Fox25 in Boston continued their superb reporting on the Judge Rotenberg Center by talking to Juan Mendez, the United Nations' Special Rapporteur on Torture, about his investigation into the use of electrical shocks at the JRC:
Mendez knows well the subject of torture. He was a human rights lawyer during Argentina's dirty way, and was himself tortured with electricity.
Mendez is investigating after receiving a complaint from Disability Rights International, which examines treatment of the disabled around the world, including a 2010 report highly critical of the Judge Rotenberg Center.
"I imagine this isn't the typical type of complaint regarding torture that you receive?" FOX Undercover reporter Mike Beaudet asked Mendez.
"No it isn't," Mendez replied. "Most cases I receive are about torture in the course of interrogations, for example, or for reasons of punishment. But the definition I have to operate under is very clear: that any pain and suffering inflicted on a person with the participation or complicity of state authorities might give rise to a concern under the (United Nations) convention against torture and therefore to a concern under my mandate."
The UN's special rapporteur on torture has asked the United States to investigate the Judge Rotenberg Center, and protesters are calling for the Massachusetts legislature to ban the use of electrical shocks on patients there.
The rapporteur plans to contact the US state department and has the option of reporting the matter to the UN human rights council.
Mendez said he was "very concerned" about the use of electric shocks, which are inflicted on autistic children through pads applied to their skin.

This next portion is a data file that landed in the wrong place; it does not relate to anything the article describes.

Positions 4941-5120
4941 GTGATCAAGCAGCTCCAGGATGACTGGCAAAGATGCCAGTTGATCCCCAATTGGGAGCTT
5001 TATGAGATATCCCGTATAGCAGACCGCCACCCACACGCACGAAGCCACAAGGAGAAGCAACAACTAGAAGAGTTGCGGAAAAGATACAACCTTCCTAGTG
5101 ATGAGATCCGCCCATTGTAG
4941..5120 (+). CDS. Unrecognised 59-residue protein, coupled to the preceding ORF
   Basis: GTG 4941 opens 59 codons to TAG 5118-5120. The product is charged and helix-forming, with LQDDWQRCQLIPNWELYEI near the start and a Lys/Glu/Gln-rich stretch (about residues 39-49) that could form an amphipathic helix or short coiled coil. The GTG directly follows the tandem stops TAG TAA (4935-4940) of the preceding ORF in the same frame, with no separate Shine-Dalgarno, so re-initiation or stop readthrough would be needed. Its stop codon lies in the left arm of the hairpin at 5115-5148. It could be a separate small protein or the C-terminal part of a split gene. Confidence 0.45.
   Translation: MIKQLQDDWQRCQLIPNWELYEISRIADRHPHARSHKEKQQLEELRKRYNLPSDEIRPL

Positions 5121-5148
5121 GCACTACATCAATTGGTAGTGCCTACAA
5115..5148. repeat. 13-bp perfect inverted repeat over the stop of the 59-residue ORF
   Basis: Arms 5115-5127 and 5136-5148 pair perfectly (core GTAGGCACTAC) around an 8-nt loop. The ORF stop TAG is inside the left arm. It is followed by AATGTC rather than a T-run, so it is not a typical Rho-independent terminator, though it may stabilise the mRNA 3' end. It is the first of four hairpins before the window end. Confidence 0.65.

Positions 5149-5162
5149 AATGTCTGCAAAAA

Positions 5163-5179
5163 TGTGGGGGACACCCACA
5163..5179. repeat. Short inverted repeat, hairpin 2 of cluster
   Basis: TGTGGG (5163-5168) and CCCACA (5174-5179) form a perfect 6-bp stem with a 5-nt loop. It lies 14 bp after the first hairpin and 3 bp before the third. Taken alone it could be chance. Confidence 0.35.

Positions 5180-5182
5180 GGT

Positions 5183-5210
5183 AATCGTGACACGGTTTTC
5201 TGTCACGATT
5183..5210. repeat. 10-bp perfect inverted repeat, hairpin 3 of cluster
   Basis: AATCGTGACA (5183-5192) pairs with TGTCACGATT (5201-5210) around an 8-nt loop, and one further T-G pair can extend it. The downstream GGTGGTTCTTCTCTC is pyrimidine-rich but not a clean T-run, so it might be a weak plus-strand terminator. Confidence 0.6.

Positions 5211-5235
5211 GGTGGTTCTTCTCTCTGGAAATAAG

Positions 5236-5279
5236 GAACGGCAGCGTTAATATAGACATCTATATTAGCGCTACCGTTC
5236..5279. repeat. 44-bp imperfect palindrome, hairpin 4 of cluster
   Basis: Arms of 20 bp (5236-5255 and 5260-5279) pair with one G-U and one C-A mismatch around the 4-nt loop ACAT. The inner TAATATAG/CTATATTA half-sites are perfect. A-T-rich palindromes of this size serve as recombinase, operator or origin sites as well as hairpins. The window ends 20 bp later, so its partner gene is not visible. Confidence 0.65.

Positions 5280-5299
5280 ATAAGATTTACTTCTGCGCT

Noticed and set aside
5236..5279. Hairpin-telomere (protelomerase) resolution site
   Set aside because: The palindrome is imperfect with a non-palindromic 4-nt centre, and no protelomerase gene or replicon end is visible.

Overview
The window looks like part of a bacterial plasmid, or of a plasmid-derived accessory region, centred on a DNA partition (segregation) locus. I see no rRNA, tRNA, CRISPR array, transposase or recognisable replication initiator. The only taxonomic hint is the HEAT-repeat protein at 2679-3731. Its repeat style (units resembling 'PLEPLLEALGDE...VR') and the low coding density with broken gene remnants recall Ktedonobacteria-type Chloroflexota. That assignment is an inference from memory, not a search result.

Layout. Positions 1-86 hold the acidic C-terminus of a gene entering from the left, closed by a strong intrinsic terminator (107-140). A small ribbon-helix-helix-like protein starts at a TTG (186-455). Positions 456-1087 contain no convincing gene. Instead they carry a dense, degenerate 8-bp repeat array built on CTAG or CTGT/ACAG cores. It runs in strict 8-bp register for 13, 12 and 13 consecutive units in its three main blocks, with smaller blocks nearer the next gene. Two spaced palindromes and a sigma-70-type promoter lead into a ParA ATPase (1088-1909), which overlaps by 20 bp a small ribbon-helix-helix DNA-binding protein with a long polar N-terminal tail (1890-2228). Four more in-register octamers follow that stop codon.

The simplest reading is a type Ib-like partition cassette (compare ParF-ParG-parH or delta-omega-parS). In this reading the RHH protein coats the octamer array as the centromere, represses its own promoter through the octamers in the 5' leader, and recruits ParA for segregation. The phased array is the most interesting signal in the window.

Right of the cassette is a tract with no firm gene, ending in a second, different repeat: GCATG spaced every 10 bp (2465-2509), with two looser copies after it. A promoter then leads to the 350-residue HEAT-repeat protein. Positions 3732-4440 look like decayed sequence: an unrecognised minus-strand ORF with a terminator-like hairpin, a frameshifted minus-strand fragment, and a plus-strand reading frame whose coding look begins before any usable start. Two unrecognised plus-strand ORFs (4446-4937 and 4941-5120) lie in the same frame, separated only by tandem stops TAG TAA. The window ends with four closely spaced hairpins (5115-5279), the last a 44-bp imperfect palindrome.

"The use of electricity on anyone's body raises the question of whether this is therapeutic or whether it inflicts pain and suffering tantamount to torture in violation of international law," he added.
About 70 people rallied yesterday at the Massachusetts State House:
“The effort to ban this practice has been going on for decades,” said state Senator Brian A. Joyce, a leading advocate for the ban in the Legislature, in an interview during the rally. “I’ve learned to temper my optimism with the reality that there are well-paid lawyers, lobbyists, and PR people defending the school. But I’m more hopeful than ever before that this will pass” because of support from Governor Patrick, the success of the new regulations, and the recent circulation of a video showing a student getting shocked.
Cheryl McCollins of Brooklyn told the crowd about her son’s experience with the shock treatment, which was caught on video.
“There’s video of my son being tortured,” McCollins said. “It’s mind-boggling. We’re trying to stop something that never should have started.”